See the full post with interactive elements here.
Let me be blunt: I work at Coda, and I’m 100% biased. I started using Coda during its stealth phase more than 5 years ago and frequently post videos about Coda on YouTube.
If you are looking for more “un-biased” reviews of Coda or Notion, I’d recommend checking out G2, Capterra, or TrustRadius (although those sites can contain bias as well since vendors typically send gift cards for reviews). There’s also this less-biased article from my colleague. The most unbiased review would just be to ask your colleague what they think about Coda and Notion, browse places like Reddit, or check out this guide from someone who started in Notion and ended in Coda.
Many people ask me and my colleagues what differentiates Coda from Notion and vice versa. As is the case with many SaaS software you use today, every tool has its pros and cons. To understand where I’m coming from, you need to know a little more about me. I have a background in financial analysis and love spreadsheets. So much so that I extend spreadsheets beyond what they were meant to do (balancing ledgers and whatnot for accounting folks). Beyond the simple comparison of features I share below, one key takeaway from this post is this:
You can bend a tool to do what you want, as long as you’re willing to put up with the nuance, tedium, and complexity of bending the tool.
With that preface, let’s get into the top 10 features where Coda is 10X better than Notion. If you prefer to watch a video of the top 10 features, click below:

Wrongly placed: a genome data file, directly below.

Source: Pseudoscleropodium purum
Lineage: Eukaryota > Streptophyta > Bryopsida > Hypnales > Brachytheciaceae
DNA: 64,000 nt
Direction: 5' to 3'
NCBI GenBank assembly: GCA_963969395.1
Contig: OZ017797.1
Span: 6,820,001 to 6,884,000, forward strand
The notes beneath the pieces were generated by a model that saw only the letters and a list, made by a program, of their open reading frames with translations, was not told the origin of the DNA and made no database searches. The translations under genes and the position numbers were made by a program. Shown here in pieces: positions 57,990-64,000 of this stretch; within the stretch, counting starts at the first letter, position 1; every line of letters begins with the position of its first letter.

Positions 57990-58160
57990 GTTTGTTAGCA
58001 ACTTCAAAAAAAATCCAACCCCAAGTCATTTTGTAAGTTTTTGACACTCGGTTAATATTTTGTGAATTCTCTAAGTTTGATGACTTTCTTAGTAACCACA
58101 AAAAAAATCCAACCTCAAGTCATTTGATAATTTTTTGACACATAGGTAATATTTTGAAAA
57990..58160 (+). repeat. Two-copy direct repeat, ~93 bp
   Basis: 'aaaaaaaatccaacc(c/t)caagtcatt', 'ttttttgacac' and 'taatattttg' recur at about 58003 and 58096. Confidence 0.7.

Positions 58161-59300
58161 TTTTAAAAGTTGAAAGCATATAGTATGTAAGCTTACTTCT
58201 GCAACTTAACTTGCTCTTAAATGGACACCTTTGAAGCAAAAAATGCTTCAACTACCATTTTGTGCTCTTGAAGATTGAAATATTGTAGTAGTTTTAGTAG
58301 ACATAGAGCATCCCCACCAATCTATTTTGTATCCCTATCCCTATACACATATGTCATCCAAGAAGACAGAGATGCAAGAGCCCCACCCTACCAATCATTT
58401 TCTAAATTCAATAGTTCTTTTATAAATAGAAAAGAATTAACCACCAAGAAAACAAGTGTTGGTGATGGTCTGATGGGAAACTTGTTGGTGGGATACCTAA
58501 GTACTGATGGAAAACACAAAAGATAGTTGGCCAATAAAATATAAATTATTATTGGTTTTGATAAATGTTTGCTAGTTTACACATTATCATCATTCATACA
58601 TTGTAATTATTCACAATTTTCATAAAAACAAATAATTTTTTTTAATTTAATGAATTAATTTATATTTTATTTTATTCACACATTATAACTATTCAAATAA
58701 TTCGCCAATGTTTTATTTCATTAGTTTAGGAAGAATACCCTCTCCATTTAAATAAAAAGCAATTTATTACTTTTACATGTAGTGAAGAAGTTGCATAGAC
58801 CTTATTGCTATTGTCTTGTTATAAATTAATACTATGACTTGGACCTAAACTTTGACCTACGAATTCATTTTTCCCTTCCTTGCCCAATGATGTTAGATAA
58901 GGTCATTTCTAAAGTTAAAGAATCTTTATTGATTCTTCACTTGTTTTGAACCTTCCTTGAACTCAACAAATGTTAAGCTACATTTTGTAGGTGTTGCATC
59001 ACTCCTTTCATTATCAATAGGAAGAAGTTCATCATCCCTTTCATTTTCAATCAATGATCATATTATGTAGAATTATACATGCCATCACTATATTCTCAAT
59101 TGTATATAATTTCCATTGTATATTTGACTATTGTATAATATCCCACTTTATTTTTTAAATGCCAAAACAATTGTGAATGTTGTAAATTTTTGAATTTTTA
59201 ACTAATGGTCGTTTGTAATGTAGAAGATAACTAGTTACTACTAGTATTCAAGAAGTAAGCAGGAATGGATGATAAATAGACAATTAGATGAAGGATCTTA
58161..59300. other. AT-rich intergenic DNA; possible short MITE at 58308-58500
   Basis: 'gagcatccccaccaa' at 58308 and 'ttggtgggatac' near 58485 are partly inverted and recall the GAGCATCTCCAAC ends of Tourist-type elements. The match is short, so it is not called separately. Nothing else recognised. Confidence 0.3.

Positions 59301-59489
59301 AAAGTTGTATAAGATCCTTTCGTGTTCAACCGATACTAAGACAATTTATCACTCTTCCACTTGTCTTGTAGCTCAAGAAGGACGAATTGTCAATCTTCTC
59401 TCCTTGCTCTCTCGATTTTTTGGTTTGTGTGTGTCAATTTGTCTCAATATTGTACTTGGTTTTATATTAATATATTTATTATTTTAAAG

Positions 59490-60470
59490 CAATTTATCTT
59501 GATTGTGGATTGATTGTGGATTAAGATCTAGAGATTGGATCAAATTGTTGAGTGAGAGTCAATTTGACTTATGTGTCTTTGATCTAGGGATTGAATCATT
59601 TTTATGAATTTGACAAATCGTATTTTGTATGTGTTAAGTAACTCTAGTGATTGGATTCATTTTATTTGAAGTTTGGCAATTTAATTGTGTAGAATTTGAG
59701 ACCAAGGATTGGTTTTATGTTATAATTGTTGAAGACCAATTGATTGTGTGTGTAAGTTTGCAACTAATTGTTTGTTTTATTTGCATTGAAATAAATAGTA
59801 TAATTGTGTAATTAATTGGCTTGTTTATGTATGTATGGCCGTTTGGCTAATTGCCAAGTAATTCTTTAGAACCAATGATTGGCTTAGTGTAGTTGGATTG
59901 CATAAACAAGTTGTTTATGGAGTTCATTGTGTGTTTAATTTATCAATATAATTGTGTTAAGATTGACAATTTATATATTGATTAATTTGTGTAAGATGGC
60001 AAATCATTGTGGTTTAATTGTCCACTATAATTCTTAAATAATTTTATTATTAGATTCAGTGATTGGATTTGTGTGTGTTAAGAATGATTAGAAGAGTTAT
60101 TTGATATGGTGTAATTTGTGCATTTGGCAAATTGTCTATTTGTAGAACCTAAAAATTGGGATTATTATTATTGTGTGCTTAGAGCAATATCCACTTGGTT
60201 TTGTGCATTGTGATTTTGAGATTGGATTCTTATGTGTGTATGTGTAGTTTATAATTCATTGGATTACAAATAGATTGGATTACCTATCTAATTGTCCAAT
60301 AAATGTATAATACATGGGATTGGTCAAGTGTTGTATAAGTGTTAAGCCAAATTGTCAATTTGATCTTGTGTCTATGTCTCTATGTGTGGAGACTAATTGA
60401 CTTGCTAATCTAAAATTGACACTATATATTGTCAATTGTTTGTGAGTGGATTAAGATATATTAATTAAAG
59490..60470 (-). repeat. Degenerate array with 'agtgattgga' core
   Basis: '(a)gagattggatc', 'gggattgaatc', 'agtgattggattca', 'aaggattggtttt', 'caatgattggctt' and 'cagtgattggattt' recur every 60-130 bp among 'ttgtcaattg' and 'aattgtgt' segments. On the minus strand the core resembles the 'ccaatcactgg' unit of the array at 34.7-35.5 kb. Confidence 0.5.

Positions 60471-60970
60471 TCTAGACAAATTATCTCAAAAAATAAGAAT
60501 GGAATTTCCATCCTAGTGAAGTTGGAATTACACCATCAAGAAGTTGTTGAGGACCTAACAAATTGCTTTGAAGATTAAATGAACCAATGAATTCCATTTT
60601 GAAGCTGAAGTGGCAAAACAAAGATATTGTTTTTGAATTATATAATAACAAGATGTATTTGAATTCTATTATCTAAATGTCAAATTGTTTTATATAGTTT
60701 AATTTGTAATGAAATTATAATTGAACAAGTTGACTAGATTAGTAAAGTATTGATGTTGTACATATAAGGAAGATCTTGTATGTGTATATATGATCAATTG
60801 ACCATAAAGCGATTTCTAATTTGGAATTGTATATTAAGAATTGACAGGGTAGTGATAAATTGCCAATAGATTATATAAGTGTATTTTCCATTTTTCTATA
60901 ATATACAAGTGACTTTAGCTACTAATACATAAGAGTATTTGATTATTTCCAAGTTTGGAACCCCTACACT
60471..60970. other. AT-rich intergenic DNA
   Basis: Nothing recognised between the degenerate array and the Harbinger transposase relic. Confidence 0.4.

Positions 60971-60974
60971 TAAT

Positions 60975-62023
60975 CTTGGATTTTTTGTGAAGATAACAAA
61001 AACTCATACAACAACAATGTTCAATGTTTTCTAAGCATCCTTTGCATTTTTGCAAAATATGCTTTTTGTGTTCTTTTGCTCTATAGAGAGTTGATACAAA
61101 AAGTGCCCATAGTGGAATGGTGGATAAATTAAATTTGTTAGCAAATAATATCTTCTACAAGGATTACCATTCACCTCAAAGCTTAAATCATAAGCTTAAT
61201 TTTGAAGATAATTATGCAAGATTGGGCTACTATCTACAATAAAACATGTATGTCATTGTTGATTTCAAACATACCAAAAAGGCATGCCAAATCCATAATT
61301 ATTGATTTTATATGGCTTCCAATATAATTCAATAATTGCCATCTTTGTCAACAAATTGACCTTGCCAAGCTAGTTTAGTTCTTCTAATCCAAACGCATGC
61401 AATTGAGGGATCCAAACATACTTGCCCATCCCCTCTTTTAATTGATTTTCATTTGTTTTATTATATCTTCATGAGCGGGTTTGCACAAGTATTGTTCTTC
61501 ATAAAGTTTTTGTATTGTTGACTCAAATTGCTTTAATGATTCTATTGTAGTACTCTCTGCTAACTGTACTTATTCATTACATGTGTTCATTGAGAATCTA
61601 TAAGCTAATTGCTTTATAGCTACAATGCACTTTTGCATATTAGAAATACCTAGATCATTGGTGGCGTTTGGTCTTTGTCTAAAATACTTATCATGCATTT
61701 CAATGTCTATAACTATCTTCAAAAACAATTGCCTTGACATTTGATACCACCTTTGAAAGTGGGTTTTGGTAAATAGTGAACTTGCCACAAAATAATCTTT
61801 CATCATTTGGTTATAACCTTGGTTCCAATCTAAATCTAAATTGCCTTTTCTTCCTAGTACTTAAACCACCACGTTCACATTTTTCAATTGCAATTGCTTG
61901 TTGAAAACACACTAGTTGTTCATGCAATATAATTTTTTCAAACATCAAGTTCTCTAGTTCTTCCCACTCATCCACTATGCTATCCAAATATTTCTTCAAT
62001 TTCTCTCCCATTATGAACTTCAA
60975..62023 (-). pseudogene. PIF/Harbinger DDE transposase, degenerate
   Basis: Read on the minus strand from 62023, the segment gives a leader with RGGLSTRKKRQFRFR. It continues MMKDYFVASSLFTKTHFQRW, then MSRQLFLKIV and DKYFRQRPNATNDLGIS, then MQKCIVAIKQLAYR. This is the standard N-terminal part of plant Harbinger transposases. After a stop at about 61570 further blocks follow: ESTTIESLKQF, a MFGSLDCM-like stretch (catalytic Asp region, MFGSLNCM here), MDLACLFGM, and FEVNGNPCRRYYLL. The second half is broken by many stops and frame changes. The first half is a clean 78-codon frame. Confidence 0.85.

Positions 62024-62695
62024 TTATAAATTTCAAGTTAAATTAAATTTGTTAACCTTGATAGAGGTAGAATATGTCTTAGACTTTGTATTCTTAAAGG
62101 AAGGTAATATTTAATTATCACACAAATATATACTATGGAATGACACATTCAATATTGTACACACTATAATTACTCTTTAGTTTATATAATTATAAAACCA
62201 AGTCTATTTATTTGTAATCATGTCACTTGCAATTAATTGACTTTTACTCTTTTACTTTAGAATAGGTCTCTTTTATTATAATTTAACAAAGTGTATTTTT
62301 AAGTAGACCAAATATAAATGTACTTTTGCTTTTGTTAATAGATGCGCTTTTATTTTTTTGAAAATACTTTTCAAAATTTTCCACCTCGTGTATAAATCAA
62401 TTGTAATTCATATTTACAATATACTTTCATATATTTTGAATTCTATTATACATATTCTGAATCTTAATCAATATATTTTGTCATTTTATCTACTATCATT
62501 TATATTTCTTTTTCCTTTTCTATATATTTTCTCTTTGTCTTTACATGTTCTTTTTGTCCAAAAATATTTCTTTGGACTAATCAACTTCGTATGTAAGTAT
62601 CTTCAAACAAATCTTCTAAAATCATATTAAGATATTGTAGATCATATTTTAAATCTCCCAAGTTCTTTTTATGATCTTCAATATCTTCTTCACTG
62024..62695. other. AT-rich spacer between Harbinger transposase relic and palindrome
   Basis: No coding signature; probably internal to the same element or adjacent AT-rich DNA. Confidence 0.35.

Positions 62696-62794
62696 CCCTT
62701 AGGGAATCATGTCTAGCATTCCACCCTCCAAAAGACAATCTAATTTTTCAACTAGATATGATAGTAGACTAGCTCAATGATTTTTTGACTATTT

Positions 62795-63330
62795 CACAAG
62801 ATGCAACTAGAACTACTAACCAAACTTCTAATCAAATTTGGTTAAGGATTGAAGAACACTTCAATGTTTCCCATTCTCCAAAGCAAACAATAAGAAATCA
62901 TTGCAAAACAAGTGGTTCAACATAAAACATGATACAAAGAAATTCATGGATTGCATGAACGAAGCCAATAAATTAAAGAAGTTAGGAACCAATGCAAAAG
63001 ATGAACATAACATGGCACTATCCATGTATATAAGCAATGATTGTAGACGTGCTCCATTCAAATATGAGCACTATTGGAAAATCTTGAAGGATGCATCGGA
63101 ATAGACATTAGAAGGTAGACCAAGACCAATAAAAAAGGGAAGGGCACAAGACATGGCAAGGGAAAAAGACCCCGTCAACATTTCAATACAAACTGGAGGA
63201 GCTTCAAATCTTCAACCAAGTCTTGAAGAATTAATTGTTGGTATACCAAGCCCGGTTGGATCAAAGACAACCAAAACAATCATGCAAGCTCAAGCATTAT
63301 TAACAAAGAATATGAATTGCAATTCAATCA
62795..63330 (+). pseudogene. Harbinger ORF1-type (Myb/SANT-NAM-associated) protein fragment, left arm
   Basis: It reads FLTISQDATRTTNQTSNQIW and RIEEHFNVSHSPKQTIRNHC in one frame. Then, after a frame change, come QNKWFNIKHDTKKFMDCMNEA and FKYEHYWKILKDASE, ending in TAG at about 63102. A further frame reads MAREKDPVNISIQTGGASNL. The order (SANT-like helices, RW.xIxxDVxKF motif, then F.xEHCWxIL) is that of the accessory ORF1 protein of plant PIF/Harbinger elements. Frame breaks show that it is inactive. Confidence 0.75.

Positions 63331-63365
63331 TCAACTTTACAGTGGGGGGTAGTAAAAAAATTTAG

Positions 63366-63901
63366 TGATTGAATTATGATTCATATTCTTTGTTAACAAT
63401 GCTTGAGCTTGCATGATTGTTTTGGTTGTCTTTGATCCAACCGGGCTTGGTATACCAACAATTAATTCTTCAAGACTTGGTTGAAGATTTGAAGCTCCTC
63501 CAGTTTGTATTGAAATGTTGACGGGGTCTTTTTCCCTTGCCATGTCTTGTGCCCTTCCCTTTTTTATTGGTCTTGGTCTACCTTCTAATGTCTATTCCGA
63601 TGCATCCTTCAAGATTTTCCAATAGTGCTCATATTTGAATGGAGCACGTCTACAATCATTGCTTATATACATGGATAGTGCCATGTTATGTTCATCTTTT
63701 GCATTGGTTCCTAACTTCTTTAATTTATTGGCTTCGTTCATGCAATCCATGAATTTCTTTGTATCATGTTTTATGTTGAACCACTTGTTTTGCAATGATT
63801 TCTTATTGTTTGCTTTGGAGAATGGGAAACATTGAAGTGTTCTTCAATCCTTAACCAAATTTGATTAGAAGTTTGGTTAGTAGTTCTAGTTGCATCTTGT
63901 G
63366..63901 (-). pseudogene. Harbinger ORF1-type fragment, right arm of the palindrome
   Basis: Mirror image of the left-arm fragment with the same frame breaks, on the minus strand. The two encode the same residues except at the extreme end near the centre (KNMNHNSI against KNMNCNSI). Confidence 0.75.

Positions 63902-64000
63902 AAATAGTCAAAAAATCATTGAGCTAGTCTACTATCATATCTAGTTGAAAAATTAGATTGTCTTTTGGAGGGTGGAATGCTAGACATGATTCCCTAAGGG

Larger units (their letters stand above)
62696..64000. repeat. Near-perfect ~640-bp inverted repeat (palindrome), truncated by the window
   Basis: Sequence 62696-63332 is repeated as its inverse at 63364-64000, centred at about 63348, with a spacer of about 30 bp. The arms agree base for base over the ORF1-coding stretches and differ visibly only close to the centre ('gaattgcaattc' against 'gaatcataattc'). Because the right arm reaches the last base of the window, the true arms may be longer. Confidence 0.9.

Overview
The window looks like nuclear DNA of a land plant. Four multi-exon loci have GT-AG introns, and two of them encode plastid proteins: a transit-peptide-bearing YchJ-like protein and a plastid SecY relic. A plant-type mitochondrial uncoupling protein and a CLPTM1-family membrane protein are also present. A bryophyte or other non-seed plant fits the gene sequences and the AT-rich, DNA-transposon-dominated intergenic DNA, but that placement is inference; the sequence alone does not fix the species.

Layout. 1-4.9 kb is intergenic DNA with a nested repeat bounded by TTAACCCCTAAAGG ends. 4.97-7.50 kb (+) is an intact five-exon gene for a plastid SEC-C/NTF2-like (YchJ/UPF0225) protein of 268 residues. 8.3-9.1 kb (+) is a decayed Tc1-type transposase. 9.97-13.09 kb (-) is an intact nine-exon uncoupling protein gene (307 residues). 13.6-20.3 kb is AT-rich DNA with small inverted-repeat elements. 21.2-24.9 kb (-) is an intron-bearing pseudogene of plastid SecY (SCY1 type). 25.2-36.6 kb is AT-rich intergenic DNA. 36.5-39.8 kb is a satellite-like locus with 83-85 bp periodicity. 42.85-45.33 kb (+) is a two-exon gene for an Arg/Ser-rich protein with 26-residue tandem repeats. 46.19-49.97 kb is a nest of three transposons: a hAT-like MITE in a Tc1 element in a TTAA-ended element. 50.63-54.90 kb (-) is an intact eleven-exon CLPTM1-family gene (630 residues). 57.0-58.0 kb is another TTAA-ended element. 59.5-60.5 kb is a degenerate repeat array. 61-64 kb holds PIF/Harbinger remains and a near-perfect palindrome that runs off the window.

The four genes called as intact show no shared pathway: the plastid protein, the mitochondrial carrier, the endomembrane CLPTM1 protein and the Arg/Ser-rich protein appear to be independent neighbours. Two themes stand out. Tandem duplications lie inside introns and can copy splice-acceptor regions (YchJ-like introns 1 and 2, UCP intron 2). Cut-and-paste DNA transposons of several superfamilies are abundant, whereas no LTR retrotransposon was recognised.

1. Easier-to-write formulas.
Lest you forget: you can bend a tool to any shape you want. For the Excel fans out there, you may think this formula is easy to write:
I’m not going to lie, I do love me a good
VLOOKUP when I need to do some quick analysis. Here’s a quick comparison of doing a
VLOOKUP between Coda and Notion:
In the “Customers” table, we’re trying to find the total sales for each customer (this comes from the “Sales” table). In Coda, the formula looks like this:
Sales.filter(Customer ID=Customer ID).Total Sales. In Notion, you first do a
Sales Relation column and then do a rollup column called
Customer Sales to get the actual number of sales. This isn’t really a formula in Notion. It’s like the “no code” way of writing a formula.
A more clear example of how writing formulas in Coda is easier might be in this simple example below:
Notion formula for IF statement
We’re trying to see if the customer name is equal to “Alice.” In both Coda and Notion, you reference the entire column name instead of cell references (like Excel and Google Sheets). The main drawback with Notion is that you have to add a
prop() function around each column name, which makes long formulas more difficult to parse. This could be an easy fix on Notion’s side to make their formulas easier to read.
2. Formulas that just do more in tables.